I recently came across a recipe for an Amaretto Ice Cream – I tried the recipe and it failed miserably (I think because the blogger had ‘not’ actually made this herself!) my initial instinct was that there was far too much alcohol for the ice-cream to freeze! Unfortunately, I was £’s lighter and totally correct! I tipped the unfrozen mixture into a blender and added a little more Amaretto and it ended up making an exceptional ‘grown-up’ chilled chocolate shake. Straw essential – little umbrella optional….!!!!
I loved the taste and still wanted to make this ice-cream. So it got me thinking and experimenting until I came up with this sinful (as in your wallet and on your hips) and utterly delicious recipe! It’s not at all hard to make and you really don’t need an ice-cream maker; although it is easier if you do own one! This is a rich, decadent and expensive ice-cream – but you can cut costs and for some people 100% cocoa might be too bitter for their taste-buds! For me this is an extravagant dessert (read ‘grown up’ dinner party) ice-cream.
A little rant here: my blog may not be the fastest on the net; but, everything I post up I have actually made myself in my tiny kitchen – and credit where credit is due nearly every food blog I follow does the same….. so, it does irk me when someone claims to have made something (and includes pictures which they claim they took) of a recipe that ‘cannot’ scientifically work – yet they have tons of their friends telling them how great the recipe is – it’s only when the responses are read closely does one realise that no-one seems to have made it and questioned the impossibility of the recipe! Oh well – rant over and onto the recipe!
For the ice cream I have used a 100% cocoa chocolate – it is made by a company called ‘Willies Supreme Cacao’ and is Venezuelan Black Carenero Superior. It can be obtained from most Waitrose stores in the baking section and costs £5.99 for 180g – which is quite expensive. You can replace this with any high cocoa chocolate but try to get something over the 70% mark; two recommendations are Co-op’s 85% Ghanian Fair Trade chocolate – or Green & Blacks Organic Dark Chocolate 85%.
This makes around 750mls and will serve 4 large scoops with a little left over (chef’s perk!).
Just a word on the milk – I have used Alpro’s Almond milk as it is slightly sweeter and complements the almond liqueur – but don’t shy away from using other milk … for example you can use a rich, full cream Gold Top Jersey cow’s milk or simply a full-fat cow’s milk – experiment maybe and use coconut milk for an interesting twist? Don’t forget to keep the egg whites and make some meringues or a pavlova out of them – you can freeze them or keep them in the fridge for 2 days!
4 large egg yolks
125g golden caster sugar (ordinary caster sugar will be fine if you don’t have golden)
300ml Alpro almond milk (or milk of your choice)
300ml double cream
30ml (2 tablespoons) of Disaronno liqueur
1 teaspoon of vanilla extract (or vanilla paste if you have it – recommended)
180g dark chocolate, broken into small pieces (see above for recommendations)
1 teaspoon of Camp coffee liquid (this is optional)
Place the egg yolks and the sugar in a bowl and beat for about 3 minutes with an electric beater until thick and pale or you can use a balloon whisk but this will take a little longer.
Place the cream, almond milk, vanilla and Disaronno in a saucepan over medium heat. Then heat the mixture until it is just below boiling point (do NOT allow to boil) stirring gently, before removing from heat and allow to cool to, at least, room temperature.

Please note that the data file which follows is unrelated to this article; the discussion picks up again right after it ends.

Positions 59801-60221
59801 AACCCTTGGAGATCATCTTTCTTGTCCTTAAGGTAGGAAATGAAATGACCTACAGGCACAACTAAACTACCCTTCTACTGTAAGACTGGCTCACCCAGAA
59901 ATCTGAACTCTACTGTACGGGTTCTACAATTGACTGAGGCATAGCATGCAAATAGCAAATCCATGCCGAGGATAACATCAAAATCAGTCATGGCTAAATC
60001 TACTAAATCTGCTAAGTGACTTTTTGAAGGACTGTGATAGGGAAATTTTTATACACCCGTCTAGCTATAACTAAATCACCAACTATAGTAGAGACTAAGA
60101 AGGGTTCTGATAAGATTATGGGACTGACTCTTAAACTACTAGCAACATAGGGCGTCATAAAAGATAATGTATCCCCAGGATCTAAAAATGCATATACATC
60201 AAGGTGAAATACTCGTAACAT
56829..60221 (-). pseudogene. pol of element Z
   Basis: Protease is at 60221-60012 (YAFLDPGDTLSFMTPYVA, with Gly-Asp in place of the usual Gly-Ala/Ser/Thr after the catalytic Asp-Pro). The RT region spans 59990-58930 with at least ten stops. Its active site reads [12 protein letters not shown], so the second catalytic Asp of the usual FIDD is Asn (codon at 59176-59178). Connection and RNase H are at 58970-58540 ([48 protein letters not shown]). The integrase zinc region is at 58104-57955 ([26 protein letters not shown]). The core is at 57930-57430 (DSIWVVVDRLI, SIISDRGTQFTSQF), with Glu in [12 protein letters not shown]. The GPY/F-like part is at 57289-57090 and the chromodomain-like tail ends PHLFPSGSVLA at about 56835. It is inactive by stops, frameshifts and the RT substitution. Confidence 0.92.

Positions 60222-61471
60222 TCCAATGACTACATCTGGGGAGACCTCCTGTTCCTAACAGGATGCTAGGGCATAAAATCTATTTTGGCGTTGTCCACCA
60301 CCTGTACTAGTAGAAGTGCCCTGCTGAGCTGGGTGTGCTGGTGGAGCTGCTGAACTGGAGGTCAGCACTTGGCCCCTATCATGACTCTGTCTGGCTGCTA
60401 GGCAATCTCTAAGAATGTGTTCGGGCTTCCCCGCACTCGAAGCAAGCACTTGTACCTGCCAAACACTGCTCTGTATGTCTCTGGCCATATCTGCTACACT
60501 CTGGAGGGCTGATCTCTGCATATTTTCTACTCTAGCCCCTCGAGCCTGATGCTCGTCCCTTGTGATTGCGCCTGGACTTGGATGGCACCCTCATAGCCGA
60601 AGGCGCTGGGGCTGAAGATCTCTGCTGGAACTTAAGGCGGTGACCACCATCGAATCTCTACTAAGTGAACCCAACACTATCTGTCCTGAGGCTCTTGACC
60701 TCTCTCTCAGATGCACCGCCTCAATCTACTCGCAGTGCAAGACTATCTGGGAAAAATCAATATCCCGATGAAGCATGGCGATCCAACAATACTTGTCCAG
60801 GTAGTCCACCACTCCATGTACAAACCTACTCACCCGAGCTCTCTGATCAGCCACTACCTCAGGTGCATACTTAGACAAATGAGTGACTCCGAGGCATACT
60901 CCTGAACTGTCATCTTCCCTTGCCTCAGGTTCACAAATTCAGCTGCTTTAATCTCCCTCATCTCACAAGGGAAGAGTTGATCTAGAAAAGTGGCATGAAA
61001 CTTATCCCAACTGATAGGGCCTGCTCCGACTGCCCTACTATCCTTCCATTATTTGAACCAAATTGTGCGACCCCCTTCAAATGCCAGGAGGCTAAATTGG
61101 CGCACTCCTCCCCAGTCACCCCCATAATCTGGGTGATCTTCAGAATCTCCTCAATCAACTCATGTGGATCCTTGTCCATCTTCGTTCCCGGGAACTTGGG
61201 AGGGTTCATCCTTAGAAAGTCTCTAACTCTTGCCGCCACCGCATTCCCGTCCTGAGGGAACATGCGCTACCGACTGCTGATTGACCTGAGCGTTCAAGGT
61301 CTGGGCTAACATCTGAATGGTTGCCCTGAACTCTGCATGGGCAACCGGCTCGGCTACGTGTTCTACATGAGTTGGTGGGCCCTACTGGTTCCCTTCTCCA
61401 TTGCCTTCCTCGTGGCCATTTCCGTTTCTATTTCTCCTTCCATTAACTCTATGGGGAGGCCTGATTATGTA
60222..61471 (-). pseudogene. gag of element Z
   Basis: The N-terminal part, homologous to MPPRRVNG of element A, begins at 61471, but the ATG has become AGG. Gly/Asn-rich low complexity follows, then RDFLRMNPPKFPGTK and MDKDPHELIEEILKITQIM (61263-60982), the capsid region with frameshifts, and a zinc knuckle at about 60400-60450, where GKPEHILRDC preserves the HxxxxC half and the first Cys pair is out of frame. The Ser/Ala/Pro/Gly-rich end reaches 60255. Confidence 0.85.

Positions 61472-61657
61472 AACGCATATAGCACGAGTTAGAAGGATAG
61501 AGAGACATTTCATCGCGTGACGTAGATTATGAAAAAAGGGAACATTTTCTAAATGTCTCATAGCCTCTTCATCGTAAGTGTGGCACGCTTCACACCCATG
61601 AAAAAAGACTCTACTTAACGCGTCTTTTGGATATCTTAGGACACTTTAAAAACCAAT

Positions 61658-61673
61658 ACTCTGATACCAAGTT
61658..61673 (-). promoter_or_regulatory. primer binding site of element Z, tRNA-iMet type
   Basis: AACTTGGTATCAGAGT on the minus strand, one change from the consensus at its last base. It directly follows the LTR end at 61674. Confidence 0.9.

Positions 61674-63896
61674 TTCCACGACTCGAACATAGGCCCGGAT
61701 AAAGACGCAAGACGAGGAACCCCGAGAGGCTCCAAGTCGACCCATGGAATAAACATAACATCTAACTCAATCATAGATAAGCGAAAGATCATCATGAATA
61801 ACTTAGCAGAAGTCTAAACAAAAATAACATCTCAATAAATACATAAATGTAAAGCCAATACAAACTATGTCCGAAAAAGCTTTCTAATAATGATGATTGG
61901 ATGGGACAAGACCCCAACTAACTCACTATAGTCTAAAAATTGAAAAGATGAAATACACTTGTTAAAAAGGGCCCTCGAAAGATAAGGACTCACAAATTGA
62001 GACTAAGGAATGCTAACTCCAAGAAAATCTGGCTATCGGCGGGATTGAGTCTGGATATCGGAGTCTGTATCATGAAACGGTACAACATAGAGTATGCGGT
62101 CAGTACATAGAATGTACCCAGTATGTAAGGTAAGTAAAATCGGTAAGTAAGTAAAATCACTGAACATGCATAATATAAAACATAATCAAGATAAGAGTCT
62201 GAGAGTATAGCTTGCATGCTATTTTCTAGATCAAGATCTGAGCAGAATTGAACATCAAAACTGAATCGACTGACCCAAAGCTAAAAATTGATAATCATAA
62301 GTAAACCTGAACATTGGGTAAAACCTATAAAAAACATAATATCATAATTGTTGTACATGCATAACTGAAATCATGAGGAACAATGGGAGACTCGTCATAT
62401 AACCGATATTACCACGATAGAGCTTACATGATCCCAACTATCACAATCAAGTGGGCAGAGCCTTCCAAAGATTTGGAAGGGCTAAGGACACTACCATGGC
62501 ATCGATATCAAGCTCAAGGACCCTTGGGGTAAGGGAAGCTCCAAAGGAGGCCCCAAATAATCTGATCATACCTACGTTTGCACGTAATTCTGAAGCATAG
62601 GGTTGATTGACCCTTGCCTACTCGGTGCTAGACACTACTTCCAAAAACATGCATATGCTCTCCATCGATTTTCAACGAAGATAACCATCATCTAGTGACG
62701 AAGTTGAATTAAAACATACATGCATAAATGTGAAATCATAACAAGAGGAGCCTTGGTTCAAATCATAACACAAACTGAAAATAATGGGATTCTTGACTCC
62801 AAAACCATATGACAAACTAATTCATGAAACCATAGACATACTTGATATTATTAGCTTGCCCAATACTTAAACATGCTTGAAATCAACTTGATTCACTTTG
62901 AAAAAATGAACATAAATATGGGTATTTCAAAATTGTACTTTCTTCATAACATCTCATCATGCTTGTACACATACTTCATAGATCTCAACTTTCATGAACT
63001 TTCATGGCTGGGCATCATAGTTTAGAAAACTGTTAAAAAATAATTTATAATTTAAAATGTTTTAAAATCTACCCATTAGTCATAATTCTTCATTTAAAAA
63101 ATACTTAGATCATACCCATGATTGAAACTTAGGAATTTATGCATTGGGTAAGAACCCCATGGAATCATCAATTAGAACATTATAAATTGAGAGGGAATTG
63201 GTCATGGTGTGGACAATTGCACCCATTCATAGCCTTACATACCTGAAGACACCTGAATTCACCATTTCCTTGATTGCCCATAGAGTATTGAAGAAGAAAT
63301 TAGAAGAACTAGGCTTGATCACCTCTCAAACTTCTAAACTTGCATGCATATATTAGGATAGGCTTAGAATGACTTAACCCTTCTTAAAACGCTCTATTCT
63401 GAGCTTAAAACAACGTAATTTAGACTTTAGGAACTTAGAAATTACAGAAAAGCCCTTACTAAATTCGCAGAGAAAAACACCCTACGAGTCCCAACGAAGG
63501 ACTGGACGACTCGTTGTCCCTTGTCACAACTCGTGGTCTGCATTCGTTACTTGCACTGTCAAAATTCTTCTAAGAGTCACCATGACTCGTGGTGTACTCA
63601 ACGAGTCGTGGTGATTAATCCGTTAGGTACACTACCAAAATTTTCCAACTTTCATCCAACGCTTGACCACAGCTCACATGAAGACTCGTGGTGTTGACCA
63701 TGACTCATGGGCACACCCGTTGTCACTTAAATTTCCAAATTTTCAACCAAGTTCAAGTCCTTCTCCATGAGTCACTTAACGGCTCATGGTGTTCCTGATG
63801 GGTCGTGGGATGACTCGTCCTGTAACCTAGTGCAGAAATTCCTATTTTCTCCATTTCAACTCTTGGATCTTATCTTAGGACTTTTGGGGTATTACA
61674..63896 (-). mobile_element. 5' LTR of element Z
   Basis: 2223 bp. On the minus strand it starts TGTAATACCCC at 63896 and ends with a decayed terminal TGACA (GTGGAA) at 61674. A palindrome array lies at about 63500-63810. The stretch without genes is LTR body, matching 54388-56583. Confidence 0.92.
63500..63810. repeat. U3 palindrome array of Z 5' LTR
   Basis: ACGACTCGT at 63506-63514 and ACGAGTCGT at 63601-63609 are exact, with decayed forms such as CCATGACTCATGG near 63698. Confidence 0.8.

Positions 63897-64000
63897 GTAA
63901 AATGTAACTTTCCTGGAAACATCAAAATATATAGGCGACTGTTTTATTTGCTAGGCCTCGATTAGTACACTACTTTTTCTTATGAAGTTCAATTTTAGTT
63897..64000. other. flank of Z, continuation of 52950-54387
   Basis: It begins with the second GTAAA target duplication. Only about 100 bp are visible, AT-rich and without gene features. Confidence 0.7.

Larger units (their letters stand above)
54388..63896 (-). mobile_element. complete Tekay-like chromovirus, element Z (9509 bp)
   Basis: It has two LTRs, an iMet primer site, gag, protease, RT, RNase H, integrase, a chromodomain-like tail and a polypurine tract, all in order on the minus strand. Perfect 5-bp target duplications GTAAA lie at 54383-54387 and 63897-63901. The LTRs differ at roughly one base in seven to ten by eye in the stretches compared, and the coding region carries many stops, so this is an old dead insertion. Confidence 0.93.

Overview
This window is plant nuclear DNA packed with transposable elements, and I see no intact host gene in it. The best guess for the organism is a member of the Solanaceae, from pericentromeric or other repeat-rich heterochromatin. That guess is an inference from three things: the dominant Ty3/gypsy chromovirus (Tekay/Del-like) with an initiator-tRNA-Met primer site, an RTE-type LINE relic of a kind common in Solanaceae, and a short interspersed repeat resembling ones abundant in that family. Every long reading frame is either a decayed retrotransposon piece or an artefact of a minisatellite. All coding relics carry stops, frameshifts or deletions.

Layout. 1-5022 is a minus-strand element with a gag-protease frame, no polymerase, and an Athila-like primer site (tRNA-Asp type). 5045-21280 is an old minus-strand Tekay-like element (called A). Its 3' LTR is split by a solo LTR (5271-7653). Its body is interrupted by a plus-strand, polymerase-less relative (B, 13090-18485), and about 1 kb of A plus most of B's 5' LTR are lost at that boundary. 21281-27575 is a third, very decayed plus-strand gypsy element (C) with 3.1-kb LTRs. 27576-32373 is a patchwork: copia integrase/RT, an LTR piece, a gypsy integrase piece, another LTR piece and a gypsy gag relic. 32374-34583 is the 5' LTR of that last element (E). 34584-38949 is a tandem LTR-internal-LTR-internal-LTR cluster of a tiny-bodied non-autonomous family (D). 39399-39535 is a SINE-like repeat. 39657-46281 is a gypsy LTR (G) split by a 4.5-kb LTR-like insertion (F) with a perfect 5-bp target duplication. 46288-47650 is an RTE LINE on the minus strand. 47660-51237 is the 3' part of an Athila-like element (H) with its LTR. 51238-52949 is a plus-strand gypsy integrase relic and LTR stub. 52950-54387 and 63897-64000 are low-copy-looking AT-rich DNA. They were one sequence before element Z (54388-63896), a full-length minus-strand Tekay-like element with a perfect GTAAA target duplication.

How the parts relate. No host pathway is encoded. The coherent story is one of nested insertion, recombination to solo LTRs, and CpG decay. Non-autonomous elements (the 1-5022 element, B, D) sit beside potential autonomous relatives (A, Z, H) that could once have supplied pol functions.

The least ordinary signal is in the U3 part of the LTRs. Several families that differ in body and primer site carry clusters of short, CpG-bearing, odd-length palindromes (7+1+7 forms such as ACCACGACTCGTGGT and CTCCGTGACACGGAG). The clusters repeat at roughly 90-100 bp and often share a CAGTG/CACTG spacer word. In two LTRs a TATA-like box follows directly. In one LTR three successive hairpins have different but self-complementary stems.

Once your cream/milk mixture is cooled add a small amount to your beaten eggs and then slowly add the rest of the cream/milk mixture beating all the time. Once all of the cream mixture is combined with the eggs, pour this into a clean pan over low heat (use a heat diffuser if necessary).
You are now making a ‘custard’ – so cook over a gentle heat and stirring all the time until the mixture is thickened and coats the back of a spoon (drag your finger down the back of the spoon and it should leave a definite trail in the coating which will remain).
Take the pan off the heat and add the chocolate (and Camp coffee liquid – if using) and allow it to melt into the custard – give the chocolate time to melt but if you feel it isn’t melting in then just put the pan back over the gentlest of heats until the chocolate has melted in – but do keep on stirring consistently!
Once the chocolate has melted and combined with the custard it is time to chill – allow the custard to cool to room temperature then pour into a non-metallic bowl and chill in the fridge for an hour.
Once the mixture is completely chilled, take it from the refrigerator and pour it into your ice cream maker and follow instructions OR make by hand using a 1.0/1.5 litre lidded tupperware-type bowl (if you don’t have a lid use some cling film) – pour the ice-ceram mixture into the bowl; pop into your freezer and leave to freeze for around 3 hours, or until the edges have crystallised; then take it out of the tub into a (preferably chilled) sizeable bowl and beat with a hand mixer or a fork to break down the icy edges, then pour back into the tub and refreeze for another 2 hours then repeat the beating, once again breaking down the ice crystals – do this another two times to gain a really silky smooth ice cream (the ice cream will become stiffer in texture but smoother and you will feel this each time you beat)!
When you are ready to serve – take out of the freezer and leave at room temperature for 10 minutes or in your fridge for 20 minutes – scoop and serve! I have served mine with some fresh cherries and a shot glass of Disaronno for those who want a stronger liqueur taste!